Android encryption offers a greater level of security for your data, but it’s not for everyone. Check out the pros and cons in order to make an informed decision.
Android encryption offers added security for the data stored on your phone. Although that sounds like a no-brainer, it’s important to consider all angles before you decide to encrypt your phone. As with everything, there are both pros and cons to having this done.
Pros of having an encrypted Android phone
Increased data security
The obvious advantage of encrypting your Android device is that it makes your data much more secure. If your phone is lost or stolen, you don’t need to worry about your personal or business data being accessed and used against you. Only someone with the right password can access encrypted data.
This is especially important if you have sensitive information, such as credit card information or bank details, stored on your Android phone. At the very least, your phone contains the passwords to all the web sites you have visited on it.
It keeps your data safe even if you sell your phone
If you decide to sell your phone, you will probably do a factory reset to remove all your files and data from the device. Unfortunately, if someone really wants to, they would still be able to access your data.
This is because when data is deleted, it isn’t really deleted. It sounds daft I know but bear with me. What actually happens is that the data is marked as ok to be overwritten. It isn’t really gone until something else is saved in its place. If no new data is stored in that location, the old data is still there and accessible.
That’s right, data can still be left on your phone even after a factory reset. A University of Cambridge study showed the extent of the problem. Especially important data can be left behind that can even include access tokens from your apps. These are the codes your phone uses so that you don’t have to enter your password every time you open an app such as Facebook. Having these left behind means that the next person to have your phone could gain access to your Facebook profile or other social media accounts.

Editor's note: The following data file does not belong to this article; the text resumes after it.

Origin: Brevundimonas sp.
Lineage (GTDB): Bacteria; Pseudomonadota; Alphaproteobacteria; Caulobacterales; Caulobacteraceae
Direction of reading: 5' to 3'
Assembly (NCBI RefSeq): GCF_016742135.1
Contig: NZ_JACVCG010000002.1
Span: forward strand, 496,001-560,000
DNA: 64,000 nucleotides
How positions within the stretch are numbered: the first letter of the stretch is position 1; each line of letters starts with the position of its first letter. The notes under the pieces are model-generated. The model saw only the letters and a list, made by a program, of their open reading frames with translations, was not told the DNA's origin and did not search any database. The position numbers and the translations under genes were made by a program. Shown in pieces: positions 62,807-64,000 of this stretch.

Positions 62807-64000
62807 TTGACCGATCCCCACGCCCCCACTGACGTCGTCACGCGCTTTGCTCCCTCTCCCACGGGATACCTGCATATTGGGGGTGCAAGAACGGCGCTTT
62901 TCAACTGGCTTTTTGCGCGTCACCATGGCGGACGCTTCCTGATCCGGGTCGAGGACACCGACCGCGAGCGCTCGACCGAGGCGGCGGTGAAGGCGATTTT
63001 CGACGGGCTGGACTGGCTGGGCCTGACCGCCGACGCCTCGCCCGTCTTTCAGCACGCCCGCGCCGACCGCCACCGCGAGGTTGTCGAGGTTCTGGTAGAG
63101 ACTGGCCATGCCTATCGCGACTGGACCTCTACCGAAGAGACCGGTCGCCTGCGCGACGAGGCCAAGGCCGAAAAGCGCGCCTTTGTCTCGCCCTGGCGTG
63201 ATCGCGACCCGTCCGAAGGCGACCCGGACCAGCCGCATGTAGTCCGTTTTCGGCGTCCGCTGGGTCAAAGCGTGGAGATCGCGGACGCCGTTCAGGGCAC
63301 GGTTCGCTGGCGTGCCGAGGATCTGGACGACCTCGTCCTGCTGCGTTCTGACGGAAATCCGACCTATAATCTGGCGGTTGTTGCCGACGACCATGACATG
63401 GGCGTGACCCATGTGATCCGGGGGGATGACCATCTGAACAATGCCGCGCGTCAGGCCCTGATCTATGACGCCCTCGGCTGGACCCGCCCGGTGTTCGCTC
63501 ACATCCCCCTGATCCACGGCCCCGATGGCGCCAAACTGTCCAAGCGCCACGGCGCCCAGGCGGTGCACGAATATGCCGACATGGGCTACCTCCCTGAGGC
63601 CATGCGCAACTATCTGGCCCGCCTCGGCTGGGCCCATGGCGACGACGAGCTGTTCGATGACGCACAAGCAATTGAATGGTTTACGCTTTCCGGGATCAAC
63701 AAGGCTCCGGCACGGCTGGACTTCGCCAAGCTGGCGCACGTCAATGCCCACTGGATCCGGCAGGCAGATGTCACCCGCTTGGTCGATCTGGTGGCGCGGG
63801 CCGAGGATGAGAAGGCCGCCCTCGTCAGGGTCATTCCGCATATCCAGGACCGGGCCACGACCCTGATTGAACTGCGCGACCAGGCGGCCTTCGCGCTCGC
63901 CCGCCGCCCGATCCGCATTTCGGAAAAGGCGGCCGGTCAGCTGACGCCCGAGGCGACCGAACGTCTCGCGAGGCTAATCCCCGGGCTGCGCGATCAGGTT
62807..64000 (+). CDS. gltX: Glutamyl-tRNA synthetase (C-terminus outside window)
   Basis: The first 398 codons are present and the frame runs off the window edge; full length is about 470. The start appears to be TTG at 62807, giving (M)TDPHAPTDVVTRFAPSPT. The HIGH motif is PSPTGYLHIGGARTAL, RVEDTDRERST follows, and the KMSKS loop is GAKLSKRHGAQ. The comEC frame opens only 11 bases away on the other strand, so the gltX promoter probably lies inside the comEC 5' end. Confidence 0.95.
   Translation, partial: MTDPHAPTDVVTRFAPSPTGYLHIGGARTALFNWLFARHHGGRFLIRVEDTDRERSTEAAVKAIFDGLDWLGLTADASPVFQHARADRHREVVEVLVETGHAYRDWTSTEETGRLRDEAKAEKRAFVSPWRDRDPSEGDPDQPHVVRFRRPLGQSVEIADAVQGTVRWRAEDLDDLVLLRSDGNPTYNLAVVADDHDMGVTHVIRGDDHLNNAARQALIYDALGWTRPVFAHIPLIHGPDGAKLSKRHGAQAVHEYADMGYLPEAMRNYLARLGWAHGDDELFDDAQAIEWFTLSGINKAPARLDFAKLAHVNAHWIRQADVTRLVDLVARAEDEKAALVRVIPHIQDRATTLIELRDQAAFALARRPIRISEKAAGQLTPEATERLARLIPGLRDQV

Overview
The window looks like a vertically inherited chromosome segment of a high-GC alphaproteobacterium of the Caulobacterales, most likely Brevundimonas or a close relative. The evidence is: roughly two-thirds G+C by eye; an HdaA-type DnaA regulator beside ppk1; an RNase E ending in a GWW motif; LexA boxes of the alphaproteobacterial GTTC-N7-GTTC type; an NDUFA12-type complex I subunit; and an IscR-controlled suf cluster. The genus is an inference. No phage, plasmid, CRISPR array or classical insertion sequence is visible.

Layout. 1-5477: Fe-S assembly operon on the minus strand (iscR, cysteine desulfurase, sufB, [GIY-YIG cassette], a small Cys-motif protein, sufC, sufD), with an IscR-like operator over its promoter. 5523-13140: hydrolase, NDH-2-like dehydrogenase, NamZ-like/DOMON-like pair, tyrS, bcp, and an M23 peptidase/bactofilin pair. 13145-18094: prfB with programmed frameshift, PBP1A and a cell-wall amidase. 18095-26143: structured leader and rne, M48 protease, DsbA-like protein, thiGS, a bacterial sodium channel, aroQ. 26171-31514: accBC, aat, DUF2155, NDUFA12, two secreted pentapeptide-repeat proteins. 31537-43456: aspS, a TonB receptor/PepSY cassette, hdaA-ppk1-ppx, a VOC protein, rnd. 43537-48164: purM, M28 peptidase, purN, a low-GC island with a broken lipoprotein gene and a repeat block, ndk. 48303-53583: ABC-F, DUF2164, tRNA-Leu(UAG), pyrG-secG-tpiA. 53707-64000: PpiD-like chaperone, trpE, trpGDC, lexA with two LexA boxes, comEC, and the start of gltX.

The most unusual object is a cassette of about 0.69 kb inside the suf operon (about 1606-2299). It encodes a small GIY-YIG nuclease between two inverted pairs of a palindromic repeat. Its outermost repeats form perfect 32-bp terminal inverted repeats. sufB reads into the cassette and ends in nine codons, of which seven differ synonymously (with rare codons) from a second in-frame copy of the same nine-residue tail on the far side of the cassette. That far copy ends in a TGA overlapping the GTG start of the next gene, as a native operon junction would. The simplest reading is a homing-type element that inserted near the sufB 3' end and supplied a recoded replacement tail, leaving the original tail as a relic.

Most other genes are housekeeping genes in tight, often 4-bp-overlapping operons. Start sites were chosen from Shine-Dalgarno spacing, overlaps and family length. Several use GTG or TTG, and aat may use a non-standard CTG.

It’s not a problem though if the data had been previously encrypted.
Cons of having an encrypted Android phone
Encryption can’t be reversed
If you encrypt your phone and then change your mind, it’s too late. The only way to go back to an unencrypted system is via a factory reset, which will also wipe all the data from your device.
It takes quite a long time
Encrypting your phone can take an hour or more, especially if you have a lot of data on your phone. Your phone will need to stay plugged in during this time.
It can have a negative effect on your phone’s performance
After encrypting your Android phone, you may find that its performance is more sluggish than before. Encryption has been known to make phones and tablets run more slowly. The better your hardware is, the less this will be an issue. If your phone is an older or cheaper model, it could be a major drama.
In addition to these considerations, the latest phones from Google, the Nexus 6 and the Nexus 9, are automatically encrypted and the choice is taken out of your hands. There are rumours though that an update is coming that will give Nexus 6 and 9 users the choice to not to have their phones encrypted.